Ortiz certainly looked ready to leave a brutal first three weeks behind him Friday, when he hit a grand slam and finished with five RBI as the Sox throttled the Rangers, 11-3, in front of another sellout crowd of 37,902 at Fenway Park.
Ortiz had more RBI Friday than he did in his first 16 games combined (four). His 2-for-4 effort lifted his average to .134.
"David will hit," Sox captain Jason Varitek told reporters afterward. "It's just a matter of time. He's still getting into his groove. It was a big home run for us and it allowed us to make things happen from there."
Ortiz' grand slam capped a two-out rally by the Sox against former Sox farmhand Luis Mendoza, who retired the first eight batters he faced before he unraveled. Jed Lowrie, making his first career start at shortstop, doubled before Jacoby Ellsbury and Dustin Pedroia walked. Ortiz, who was greeted with a standing ovation as he walked to home plate, promptly hit Mendoza's first pitch into the Green Monster seats.
That Ortiz went the other way may be the best sign he's actually snapping out of his season-long skid. Ortiz, of course, took a mental health day Sunday and promptly snapped an 0-for-17 streak in his first at-bat against the Indians' Jake Westbrook Monday. But after going 3-for-10 in two games against the Indians. Ortiz was just 1-for-10 and appeared frustrated throughout the two-game series against the Yankees.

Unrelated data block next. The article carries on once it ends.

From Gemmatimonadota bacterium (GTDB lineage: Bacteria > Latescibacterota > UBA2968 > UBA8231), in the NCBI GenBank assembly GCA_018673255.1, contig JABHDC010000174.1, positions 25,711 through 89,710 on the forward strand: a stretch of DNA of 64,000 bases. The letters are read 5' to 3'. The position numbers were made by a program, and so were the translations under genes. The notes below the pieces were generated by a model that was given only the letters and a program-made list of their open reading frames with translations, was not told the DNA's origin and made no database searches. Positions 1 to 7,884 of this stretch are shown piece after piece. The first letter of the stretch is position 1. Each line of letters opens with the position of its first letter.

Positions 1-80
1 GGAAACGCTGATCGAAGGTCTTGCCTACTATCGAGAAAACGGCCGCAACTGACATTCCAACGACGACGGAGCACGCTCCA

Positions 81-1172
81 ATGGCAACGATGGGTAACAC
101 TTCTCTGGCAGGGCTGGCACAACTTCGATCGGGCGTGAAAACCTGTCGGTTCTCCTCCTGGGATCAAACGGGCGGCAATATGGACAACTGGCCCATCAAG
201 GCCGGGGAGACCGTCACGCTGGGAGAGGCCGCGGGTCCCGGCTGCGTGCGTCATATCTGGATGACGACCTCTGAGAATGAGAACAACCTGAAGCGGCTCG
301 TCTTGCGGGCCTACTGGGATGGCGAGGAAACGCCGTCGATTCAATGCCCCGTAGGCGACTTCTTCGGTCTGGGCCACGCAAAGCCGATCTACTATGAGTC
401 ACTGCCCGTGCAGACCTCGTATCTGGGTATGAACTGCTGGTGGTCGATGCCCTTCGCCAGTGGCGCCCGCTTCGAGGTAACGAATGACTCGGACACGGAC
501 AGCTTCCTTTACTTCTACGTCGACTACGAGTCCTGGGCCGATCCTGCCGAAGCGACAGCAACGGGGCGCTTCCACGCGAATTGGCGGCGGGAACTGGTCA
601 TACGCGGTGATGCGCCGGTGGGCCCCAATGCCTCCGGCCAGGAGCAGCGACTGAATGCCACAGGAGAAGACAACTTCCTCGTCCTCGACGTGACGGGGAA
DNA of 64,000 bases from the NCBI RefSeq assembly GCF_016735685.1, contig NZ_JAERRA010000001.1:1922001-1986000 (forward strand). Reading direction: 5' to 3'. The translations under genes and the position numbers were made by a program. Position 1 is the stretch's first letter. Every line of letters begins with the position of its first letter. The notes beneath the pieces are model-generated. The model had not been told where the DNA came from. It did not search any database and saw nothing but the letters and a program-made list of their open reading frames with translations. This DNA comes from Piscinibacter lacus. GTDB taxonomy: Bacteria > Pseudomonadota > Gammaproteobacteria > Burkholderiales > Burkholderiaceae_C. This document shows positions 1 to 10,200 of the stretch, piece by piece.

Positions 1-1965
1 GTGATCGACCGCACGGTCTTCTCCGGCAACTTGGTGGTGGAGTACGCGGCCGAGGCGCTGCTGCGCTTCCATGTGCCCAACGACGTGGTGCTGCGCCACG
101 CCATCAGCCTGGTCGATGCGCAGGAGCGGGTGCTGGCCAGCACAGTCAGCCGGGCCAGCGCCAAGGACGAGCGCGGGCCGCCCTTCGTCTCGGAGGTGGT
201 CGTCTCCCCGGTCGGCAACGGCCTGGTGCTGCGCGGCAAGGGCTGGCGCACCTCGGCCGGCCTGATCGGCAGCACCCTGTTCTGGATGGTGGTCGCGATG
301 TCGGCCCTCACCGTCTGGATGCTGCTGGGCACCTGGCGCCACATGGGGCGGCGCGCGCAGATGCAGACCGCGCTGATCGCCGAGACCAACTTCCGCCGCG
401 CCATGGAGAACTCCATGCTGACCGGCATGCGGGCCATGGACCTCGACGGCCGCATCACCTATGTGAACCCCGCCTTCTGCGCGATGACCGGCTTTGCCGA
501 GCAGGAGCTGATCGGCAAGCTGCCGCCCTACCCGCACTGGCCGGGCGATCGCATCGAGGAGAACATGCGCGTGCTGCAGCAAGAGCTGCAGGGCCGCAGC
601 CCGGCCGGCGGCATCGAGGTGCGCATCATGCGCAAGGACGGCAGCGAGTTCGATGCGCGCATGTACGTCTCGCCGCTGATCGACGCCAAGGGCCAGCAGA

"First of all, he gives us the lift with the opposite field home run—which, when you see guys drive the ball to the opposite field, that's good," Terry Francona told reporters afterward. "Then he lines out to left [in the sixth], then he stayed on another ball and hit the line drive to right [for an RBI single in the eighth].
"He swung at strikes and got rewarded for it too, so that's great. I'm sure that he's going to feel good. We obviously do."
The Sox turned the game into a rout with a five-run fourth capped by Pedroia's two-run homer. Earlier in the inning, Varitek had an RBI double, Lowrie contributed a sacrifice fly and Ellsbury delivered an RBI triple.
Lowrie, Pedroia and Sean Casey all had two hits. For Casey, it was his fifth two-hit effort in nine games since he replaced the injured Mike Lowell in the lineup.
Matsuzaka labored again but earned the win after he allowed three runs on five hits and two walks while striking out four in 5 1/3 innings. It marked the third time in five starts he's lasted less than six innings. Despite his perfect 4-0 record, Matsuzaka has allowed almost as many walks (17) as hits (18) in 28 2/3 innings.
"I realize that I have to go deeper into games," Matsuzaka told reporters.
Javier Lopez, David Aardsma and Mike Timlin combined to allow just one hit over the final 3 2/3 innings. The Sox continue a four-game series against the Rangers tonight, when Jon Lester is scheduled to start.
Diehard managing editor Jerry Beach can be reached at firstname.lastname@example.org. To receive a free issue of Diehard, call 888-501-5752.
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